Cambridgeshire police cuts ‘will make it harder to access justice’, says UNISON

Cambridgeshire Constabulary announced plans today to halve police community support officer (PCSO) numbers, disband the community safety team – which provides crime prevention advice to the public and local businesses – and close enquiry offices.

UNISON Eastern regional organiser Jeff Keighley said: “It’s no good recruiting more police officers only to have to slash the numbers of staff doing vital work for the force in support of officers on the beat.

“A decade of austerity has already cut Cambridgeshire’s police force to the bone, any more will inevitably result in a worse service to the public.

“Fewer PCSOs and enquiry officers will make it harder for members of the public — particularly the elderly and vulnerable — to access the police when they need them.

“PCSOs have proven themselves to be a vital part of British policing, acting as its eyes and ears in the community.

“They visit schools and make neighbourhoods safer, tackling the anti-social behaviour that blights lives but which police officers often don’t have time to deal with.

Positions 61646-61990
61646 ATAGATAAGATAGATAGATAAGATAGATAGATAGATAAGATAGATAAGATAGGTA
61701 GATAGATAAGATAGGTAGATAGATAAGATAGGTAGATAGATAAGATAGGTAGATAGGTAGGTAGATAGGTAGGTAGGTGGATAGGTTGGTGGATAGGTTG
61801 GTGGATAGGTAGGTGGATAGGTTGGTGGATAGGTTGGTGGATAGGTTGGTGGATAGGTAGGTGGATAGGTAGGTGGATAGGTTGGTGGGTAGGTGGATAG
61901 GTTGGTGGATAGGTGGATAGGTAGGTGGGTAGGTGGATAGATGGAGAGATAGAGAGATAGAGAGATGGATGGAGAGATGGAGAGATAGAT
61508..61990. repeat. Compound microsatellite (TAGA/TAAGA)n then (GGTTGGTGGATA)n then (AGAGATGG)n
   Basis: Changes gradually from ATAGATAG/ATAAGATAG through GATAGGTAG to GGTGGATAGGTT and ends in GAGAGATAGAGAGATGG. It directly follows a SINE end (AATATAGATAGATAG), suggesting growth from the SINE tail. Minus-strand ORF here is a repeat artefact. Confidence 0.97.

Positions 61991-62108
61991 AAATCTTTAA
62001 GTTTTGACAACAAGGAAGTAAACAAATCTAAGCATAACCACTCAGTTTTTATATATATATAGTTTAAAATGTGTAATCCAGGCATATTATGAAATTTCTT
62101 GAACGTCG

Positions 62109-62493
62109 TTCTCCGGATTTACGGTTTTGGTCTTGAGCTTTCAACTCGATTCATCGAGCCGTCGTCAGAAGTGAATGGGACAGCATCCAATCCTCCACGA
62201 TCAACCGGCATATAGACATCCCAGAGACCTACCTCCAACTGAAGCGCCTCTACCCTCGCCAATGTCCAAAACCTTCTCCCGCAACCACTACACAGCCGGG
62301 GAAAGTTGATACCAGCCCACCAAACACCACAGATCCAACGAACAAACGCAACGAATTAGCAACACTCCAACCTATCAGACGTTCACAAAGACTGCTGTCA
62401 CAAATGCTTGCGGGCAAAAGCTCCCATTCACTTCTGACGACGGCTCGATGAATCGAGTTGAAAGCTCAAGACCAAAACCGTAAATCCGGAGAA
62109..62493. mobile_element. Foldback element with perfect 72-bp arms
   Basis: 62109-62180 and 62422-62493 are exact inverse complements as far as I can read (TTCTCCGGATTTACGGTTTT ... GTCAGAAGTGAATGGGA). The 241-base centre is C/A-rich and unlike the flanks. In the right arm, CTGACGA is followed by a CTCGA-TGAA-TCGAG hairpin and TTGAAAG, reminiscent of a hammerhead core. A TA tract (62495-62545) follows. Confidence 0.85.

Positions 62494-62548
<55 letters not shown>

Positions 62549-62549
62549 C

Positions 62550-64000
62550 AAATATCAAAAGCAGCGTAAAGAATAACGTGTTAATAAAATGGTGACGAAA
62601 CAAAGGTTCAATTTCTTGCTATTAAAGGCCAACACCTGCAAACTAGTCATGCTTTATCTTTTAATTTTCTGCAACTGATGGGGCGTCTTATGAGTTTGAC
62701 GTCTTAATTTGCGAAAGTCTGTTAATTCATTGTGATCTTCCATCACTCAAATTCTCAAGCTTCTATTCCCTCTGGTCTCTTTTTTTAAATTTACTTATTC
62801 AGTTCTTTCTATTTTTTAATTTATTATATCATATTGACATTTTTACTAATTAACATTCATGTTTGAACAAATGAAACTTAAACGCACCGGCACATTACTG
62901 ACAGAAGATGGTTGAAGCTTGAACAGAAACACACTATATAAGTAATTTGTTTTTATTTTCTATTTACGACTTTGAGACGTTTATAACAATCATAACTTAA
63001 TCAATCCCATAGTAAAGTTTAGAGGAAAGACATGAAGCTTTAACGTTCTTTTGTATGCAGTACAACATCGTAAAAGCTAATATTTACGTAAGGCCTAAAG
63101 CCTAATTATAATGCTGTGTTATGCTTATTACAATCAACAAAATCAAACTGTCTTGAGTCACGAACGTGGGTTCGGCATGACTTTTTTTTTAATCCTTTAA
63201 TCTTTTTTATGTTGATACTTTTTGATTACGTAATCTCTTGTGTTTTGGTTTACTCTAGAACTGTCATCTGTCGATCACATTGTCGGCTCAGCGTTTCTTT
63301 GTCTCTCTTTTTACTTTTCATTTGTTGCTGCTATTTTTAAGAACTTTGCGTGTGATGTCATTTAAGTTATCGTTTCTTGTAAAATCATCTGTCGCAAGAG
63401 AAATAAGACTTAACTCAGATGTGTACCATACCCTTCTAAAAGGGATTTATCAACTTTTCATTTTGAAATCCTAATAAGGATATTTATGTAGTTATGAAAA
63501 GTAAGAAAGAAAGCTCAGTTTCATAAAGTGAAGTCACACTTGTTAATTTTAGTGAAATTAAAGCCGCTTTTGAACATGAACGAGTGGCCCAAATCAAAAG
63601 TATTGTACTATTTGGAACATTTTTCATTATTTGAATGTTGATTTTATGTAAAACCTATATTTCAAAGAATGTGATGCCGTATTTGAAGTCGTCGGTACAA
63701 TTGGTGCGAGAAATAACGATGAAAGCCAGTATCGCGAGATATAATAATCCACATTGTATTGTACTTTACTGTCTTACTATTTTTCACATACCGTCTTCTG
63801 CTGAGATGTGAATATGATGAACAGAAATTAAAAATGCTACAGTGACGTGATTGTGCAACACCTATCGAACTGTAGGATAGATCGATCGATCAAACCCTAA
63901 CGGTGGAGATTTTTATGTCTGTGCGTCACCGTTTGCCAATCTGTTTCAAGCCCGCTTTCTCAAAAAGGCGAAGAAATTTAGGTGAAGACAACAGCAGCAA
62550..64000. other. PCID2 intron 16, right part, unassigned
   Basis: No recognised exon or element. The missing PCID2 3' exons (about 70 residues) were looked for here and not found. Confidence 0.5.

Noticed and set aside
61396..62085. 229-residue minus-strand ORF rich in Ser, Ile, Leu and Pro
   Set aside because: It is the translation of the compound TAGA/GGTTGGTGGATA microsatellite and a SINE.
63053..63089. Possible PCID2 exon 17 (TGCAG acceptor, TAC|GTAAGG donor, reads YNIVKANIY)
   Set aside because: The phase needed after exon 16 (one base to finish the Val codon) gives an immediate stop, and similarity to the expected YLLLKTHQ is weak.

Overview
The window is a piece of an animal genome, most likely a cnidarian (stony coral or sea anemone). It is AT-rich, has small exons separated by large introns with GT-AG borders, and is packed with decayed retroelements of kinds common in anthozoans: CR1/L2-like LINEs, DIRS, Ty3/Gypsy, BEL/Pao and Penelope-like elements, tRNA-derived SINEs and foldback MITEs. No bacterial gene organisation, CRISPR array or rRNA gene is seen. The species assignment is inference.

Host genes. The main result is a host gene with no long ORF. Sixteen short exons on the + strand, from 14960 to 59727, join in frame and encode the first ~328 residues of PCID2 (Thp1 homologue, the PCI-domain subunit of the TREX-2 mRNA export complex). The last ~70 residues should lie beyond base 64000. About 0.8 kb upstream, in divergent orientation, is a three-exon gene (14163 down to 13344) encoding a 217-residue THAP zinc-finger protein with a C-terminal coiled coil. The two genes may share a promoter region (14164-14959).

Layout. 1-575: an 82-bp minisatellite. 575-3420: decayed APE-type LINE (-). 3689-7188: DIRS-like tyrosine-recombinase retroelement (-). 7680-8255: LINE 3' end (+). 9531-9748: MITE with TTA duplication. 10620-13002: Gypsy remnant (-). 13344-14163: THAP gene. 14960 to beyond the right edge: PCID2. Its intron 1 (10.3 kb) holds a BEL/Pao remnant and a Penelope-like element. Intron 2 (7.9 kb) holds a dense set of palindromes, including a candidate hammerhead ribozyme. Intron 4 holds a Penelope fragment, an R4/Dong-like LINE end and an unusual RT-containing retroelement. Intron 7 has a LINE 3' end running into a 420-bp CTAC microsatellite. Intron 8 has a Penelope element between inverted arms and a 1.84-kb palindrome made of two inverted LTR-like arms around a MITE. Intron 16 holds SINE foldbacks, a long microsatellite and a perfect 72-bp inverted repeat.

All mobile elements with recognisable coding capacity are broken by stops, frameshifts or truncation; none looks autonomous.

“At a time when a well-resourced network of PCSOs should be helping people comply with ever-changing Covid-19 regulations, cutting numbers further simply makes no sense.”

According to the force, the planned changes will see:

  • The reduction of PCSOs from 80 to 40, but with a single role profile and improved alignment to their team and they will cover all 28 neighbourhoods in the county to deal with the issues that matter most to the local community,
  • The removal of the community safety team, resulting in the reduction of six community safety officer posts across the force,
  • The delivery public enquiry offices providing a seven day a week provision at Thorpe Wood and Parkside Police Stations,
  • The closure of nine enquiry offices (NOT the police stations), with the implementation of a team of police officers to provide people in each local authority area with an appointment-based service to allow members of the public to make an appointment to speak to an officer. This will result in a reduction of enquiry officers from 17 to 11,
  • The remodelling of the citizens in policing team, including the removal of the Head of Citizens in Policing and Special Constabulary post (which is currently vacant),
  • In the north and south, the development of Area Command Cells and Neighbourhood Support Teams to deliver consistent and efficient neighbourhood policing across the whole force, and Continuous Professional Development Units (CPDU), to support officers with ongoing operational competence and training, now and into the future with the introduction of PEQF (Policing Education Qualifications Framework) as an entry route into policing.